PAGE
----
Define the look and feel of your freelance company. Find your niche and focus directly on that product solely. It is easy to try to be all things to all clients in the beginning to find work. Instead, be the best at one thing instead of mediocre at too many things. If you are a writer, decide what medium you will write – such as blogging. Define your brand image specifically around the work you want. This includes every facet of running your business. If you want to be known for always meeting deadlines and working well with others, then your brand must portray that sense.


Tell all your friends what you do


Your friends and relatives will usually advocate your skills for you, but they need to truly understand what it is you do. Be sure you are educating your friends by letting them know first, that you are available and actively looking for work and second, what type of work you are looking for. They need to know more than you are a writer; they need to know what type of writing and what industry of writing you prefer.


Network, Network, Network


Join the local Chamber of Commerce and attend any of the various events. These social events are made up of other business representatives in the city and this is a perfect opportunity to get your brand name out there to others in the area. Also, be on the looking of anyone you could team up with to help recommend your services. If you are great at web design but not the greatest writer, pair up with a writer so the two of you can both take on a project together. This is a preference if you like to collaborate on projects.


Be on the lookout for any other organization to join. Some might have a cost but others may not. Look at who the members are, if the website hosts a job board, and how often the organization hosts events. These events can help you learn from others in the industry and could lead to tips for your own business.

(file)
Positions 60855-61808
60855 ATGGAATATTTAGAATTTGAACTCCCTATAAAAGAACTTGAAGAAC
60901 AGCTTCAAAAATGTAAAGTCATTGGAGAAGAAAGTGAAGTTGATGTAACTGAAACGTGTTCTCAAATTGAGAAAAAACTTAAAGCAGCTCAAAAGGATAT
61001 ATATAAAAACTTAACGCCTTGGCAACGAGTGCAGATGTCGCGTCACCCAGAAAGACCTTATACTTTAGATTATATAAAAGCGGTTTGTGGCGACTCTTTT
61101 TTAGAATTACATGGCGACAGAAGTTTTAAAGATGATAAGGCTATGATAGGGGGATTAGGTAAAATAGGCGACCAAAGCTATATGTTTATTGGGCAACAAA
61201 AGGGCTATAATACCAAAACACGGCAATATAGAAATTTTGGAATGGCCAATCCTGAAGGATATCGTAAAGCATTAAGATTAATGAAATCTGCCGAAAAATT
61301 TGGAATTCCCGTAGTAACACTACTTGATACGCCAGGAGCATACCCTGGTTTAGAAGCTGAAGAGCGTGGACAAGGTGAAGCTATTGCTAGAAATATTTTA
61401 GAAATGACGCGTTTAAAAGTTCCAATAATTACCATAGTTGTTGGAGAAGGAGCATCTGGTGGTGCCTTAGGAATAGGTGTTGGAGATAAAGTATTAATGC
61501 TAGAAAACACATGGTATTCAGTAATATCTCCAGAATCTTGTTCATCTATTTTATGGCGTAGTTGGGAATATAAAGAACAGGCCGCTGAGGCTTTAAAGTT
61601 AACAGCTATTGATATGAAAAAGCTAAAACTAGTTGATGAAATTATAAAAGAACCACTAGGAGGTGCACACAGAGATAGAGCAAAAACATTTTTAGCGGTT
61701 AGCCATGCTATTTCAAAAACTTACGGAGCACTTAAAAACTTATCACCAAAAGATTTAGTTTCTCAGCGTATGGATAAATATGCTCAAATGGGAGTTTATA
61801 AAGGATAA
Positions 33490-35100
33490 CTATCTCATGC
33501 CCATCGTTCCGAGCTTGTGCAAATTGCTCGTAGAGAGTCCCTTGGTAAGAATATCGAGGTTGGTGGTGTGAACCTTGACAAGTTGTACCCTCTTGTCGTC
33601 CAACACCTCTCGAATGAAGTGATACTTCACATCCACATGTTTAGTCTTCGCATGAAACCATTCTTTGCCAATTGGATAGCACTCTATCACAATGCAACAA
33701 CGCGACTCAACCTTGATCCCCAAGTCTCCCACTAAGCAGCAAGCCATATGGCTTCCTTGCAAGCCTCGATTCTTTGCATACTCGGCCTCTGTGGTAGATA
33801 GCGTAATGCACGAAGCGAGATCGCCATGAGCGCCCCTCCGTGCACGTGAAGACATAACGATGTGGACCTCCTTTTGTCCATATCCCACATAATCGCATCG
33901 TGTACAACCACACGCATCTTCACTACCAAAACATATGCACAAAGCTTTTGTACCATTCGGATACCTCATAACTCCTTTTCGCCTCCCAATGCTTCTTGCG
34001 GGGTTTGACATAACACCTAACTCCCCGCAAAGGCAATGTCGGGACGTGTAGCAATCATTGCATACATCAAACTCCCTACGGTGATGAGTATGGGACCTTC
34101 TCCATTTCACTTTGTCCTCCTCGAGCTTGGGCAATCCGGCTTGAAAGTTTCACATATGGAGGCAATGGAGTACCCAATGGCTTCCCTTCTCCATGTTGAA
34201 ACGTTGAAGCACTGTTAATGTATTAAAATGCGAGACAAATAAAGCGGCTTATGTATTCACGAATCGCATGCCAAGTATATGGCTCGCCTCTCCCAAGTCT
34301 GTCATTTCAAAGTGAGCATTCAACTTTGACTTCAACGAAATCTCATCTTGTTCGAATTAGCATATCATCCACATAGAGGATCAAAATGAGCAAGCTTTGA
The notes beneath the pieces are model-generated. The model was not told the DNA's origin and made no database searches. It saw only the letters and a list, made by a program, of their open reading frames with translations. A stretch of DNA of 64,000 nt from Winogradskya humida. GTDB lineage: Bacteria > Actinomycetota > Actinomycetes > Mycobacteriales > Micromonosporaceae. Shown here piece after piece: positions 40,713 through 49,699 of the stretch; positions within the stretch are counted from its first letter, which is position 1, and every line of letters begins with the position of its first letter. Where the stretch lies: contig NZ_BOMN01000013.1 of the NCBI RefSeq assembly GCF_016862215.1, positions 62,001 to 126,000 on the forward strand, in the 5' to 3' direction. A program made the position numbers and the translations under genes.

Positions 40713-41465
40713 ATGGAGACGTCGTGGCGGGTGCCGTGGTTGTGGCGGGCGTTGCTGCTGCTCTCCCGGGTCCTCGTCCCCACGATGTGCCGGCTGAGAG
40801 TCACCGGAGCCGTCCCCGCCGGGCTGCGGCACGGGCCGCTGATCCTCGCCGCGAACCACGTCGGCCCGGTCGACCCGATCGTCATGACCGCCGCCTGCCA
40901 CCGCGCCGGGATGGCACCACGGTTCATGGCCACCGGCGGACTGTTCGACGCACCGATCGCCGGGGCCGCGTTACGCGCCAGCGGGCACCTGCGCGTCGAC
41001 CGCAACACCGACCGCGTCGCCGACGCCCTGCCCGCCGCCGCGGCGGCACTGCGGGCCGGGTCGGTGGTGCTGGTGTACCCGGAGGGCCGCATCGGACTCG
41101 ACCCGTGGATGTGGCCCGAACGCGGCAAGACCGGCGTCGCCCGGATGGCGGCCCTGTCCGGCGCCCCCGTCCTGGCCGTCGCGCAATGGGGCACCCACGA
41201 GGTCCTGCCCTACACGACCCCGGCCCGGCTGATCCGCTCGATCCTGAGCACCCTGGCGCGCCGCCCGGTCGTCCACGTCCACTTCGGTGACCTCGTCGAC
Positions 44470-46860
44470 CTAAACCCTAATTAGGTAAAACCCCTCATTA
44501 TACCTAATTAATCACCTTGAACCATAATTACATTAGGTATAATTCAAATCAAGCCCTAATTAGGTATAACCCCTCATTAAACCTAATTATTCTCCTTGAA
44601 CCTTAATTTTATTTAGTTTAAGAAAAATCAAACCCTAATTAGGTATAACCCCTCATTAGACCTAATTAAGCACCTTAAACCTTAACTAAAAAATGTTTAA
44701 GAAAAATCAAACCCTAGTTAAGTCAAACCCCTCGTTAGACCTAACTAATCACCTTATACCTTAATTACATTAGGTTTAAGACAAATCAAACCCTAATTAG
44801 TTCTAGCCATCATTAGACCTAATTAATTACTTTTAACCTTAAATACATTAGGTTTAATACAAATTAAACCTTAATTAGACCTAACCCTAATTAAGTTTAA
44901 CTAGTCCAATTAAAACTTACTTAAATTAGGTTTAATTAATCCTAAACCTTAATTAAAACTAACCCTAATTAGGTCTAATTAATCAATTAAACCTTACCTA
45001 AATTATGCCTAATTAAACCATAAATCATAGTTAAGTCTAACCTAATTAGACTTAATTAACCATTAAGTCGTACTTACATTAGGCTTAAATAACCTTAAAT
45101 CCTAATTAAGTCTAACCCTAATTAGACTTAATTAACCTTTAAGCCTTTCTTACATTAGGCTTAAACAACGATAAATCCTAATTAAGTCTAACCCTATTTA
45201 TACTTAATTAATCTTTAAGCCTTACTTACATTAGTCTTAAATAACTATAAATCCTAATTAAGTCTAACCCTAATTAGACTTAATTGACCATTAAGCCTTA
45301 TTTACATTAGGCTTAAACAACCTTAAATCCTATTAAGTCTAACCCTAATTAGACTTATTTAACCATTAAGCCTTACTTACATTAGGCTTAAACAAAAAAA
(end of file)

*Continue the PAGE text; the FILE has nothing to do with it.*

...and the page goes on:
Blog regularly


An easy way to show the world what you know is to keep a blog. By hosting a professional blog, write about your niche topic. This shows the depth of your knowledge in the field. When a potential client reads your work, this will be proof that you will get the job done because you know your craft. Decide how many times a week you will post to your blog. Your readers will come to expect a blog that is regularly updated by someone in the profession.

Research and comment on other blogs


Take the time to see what others are writing about your niche. Always stay current in the latest information in your field. Also, write comments whenever you can that are productive and show your knowledge or thank the author for their post. Commenting allows you the opportunity to leave your name and website link so others may click back to your site. Acknowledging other blogs helps gain community trust with is important for networking.